We stayed at Hazelwood Lodge in Ballyvaughan, a comfortable bed and breakfast with a lovely couple who ran it. They were happy to share lots of information about the area. Ballyvaughan itself was not much but it was located in easy driving distance to many things. We planned to stay for four days and take trips from there. Our first outing was to the Cliffs of Mohr (obviously a must-see).
We were lucky it was a beautiful sunny day and not too crowded. From there we drove to Kilfenora to see the Burren Center. We learned about the geology of the limestone covered area, the fossils of sea creatures to be found, and the wild flowers that grow in abundance. At the Burren Center they show a film and there is a small exhibit. Next to the center was the Kilfenora Cathedral dating back to 1200 AD. It is known for its ornate and interesting crosses. Another thing we learned about Kilfenora was the television show Father Ted was filmed there in the 1990’s.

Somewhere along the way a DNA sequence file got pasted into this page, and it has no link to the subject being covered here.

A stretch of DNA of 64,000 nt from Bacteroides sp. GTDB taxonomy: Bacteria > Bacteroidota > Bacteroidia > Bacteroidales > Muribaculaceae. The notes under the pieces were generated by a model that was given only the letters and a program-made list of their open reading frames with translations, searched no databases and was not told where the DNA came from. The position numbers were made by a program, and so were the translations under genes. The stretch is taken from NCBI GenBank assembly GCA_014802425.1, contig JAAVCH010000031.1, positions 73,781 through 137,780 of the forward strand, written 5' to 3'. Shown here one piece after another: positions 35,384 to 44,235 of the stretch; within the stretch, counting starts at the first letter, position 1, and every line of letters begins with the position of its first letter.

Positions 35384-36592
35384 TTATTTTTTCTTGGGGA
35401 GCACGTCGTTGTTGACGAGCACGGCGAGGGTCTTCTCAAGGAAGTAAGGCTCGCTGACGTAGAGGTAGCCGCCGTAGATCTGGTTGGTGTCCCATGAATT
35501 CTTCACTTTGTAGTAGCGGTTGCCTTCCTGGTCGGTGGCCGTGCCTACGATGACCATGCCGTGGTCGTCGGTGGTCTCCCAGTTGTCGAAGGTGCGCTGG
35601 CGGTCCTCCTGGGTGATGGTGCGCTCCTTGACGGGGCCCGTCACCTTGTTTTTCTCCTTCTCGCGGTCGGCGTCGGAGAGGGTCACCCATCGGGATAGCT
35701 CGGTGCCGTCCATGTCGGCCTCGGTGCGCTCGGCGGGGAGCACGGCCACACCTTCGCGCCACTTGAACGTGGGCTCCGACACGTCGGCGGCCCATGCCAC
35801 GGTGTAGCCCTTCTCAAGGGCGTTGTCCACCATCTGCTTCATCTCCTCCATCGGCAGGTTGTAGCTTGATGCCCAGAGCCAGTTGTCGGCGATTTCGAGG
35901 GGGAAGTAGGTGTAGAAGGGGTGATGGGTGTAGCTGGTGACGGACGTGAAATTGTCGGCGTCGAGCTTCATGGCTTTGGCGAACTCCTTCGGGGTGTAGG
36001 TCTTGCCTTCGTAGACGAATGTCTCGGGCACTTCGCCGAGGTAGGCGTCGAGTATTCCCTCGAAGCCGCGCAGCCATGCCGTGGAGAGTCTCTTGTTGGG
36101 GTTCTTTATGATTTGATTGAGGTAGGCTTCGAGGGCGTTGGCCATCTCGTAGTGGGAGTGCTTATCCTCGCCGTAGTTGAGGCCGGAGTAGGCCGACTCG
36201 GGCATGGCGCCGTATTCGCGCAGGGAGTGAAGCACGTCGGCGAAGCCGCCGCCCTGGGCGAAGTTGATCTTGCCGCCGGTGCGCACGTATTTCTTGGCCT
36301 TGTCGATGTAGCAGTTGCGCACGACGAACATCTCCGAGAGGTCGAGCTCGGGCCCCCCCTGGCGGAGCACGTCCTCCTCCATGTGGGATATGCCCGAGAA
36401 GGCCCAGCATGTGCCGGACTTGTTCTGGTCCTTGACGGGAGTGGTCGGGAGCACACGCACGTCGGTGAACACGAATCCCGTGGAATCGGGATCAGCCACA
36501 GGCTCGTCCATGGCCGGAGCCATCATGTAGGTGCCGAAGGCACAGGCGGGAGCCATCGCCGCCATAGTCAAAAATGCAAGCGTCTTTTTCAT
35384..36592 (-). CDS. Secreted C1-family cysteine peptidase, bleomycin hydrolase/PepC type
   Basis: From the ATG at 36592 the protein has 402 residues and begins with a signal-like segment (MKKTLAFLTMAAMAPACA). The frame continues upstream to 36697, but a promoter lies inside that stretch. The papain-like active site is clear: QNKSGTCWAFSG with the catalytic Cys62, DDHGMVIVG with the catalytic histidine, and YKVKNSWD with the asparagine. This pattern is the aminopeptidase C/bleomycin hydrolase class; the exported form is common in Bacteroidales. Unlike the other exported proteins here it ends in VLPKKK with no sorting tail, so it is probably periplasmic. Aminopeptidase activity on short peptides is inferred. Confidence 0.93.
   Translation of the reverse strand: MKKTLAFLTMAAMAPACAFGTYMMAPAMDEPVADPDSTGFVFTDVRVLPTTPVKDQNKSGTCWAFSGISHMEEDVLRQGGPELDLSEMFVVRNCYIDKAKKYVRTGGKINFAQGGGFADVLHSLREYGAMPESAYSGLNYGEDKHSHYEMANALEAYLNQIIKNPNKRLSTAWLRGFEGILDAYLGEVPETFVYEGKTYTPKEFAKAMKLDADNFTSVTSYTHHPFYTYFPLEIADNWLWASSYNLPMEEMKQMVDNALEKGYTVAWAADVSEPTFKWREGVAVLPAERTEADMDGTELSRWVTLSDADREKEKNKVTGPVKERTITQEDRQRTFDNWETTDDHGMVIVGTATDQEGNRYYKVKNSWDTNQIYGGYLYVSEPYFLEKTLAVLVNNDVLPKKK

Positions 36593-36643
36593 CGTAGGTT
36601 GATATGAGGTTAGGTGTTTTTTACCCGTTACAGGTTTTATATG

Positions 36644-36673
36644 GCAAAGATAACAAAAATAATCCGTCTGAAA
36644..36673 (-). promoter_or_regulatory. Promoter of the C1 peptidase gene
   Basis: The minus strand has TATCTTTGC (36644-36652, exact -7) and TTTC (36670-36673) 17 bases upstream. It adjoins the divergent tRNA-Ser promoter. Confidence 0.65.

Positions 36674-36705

Out in the Burren National Park we took in the desolate landscape with tufts of green pushing through the cracks in the rocks. We stopped at Poulnabrone portal tomb that dates back to neolithic times, between 4200 BC and 2900 BC. It sits in the middle of a large field of rock.
The following day we continued our day trips from Ballyvaughan and headed down a small narrow dead end road onto private property in search of Gleninagh Castle. It was one of the best preserved tower castles we saw. The tower was built in the late 1500’s by the O’Loughlin family and they lived there off and on until about 1840. Next to the tower is a small well which provided them with fresh water. We saw many of these towers up and down the coast, some of them just rubble.